People are interested by the handset too because it's big and bold and the curve means it sits on a desk in a weird way. If you buy one of these, you're going to get questions from passers by. The only time we've been asked more about a device is when we've been flying a drone - because people love drones.
We do think that the G Flex's shape makes less sense than Samsung's Galaxy Round in the pocket - the former curved on the vertical, like a banana, the latter on the horizontal, like a shoe horn - because that phone fits nicely in the hand or even against the leg when in the pocket. However we would argue that the LG is nicer to use as a phone.
So what about the rest of the design? Well, it’s a big phone, make no mistake. That 6-inch screen has to go somewhere.
The curve makes it seem thicker than a normal handset too. It’s comfortable to hold, but just takes up more space overall - despite much of that space being the unused bit between the curve. It feels sturdy, well-built and slightly weighty, but we have a feeling the people who are buying this phone want something substantial. It fits nicely in out jeans pocket, but those with skinny trousers are not going to have a good time. Unless they're just hoping people will look.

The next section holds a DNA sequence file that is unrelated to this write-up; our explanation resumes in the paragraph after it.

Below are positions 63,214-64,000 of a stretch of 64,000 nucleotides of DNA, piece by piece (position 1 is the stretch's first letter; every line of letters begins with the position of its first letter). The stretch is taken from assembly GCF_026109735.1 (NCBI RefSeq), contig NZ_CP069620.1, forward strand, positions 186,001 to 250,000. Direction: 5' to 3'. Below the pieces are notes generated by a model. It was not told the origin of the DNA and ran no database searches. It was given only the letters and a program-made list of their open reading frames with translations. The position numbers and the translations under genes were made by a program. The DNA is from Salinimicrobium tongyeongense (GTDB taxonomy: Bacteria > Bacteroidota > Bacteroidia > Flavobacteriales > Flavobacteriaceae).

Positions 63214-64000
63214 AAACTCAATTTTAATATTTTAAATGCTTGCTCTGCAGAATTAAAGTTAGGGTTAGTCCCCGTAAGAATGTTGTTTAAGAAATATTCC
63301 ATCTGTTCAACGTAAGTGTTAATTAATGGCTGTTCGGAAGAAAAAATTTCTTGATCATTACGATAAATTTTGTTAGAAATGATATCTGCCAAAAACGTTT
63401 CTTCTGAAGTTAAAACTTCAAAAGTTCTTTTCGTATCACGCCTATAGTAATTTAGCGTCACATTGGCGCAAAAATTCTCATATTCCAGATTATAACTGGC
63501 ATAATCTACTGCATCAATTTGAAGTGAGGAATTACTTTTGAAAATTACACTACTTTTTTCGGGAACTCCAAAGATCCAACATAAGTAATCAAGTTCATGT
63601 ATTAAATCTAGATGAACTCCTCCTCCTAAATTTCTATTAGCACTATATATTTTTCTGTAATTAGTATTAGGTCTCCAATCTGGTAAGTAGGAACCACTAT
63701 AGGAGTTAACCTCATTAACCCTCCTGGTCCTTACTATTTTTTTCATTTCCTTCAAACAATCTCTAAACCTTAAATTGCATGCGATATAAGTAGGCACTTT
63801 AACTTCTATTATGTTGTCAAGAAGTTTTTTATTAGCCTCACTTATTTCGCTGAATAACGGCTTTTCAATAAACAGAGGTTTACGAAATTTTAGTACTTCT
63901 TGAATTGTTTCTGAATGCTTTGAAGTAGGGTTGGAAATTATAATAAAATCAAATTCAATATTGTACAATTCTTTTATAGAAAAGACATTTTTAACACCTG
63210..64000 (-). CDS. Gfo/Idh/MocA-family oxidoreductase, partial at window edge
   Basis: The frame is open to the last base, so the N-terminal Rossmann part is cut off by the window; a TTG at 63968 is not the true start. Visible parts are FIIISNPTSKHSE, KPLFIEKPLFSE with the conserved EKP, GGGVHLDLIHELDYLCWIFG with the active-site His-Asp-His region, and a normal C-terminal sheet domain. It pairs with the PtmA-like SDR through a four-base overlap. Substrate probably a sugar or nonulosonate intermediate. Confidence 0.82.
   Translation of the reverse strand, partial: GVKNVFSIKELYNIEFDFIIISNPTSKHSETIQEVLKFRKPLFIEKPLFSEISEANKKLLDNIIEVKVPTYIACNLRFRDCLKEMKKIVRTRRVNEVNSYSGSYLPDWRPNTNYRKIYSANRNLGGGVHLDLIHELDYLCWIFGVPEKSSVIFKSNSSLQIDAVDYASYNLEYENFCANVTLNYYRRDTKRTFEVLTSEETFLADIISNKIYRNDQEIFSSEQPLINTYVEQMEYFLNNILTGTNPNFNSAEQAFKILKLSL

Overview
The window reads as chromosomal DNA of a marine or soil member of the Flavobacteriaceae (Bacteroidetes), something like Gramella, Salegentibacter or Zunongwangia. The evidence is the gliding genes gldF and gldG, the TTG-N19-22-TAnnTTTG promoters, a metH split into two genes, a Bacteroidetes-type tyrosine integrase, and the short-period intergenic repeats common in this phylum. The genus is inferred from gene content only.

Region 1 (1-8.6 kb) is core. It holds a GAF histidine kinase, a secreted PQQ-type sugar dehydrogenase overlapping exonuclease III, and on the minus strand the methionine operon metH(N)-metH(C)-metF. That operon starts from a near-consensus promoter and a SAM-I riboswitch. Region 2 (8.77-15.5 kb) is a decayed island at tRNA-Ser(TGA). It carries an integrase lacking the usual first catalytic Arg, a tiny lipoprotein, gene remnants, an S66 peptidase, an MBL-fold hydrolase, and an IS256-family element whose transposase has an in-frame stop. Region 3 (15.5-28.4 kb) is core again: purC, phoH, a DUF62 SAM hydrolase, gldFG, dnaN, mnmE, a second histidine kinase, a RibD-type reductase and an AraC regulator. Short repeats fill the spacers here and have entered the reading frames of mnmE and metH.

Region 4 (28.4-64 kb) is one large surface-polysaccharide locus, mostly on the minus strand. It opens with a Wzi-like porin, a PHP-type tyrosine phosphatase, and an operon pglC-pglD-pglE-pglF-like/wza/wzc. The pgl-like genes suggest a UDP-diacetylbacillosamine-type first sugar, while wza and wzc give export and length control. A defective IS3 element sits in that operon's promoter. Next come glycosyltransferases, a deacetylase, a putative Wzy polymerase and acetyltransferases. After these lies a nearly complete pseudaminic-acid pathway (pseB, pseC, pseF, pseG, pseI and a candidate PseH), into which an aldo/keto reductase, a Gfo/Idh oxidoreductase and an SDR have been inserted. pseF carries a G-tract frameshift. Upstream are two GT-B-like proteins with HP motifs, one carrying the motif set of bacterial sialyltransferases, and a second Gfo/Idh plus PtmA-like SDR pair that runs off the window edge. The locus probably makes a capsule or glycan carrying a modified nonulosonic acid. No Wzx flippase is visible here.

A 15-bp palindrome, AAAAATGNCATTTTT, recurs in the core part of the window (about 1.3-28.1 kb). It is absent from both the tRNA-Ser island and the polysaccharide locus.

As with the G2, there’s that rear-mounted volume rocker and lock key. This isn’t popular with everyone, but we totally love it. For calls, it’s in the right place for adjusting the volume when you’re chatting away. If it’s in your jeans then it’s a really good way of adjusting your music volume without getting your phone out.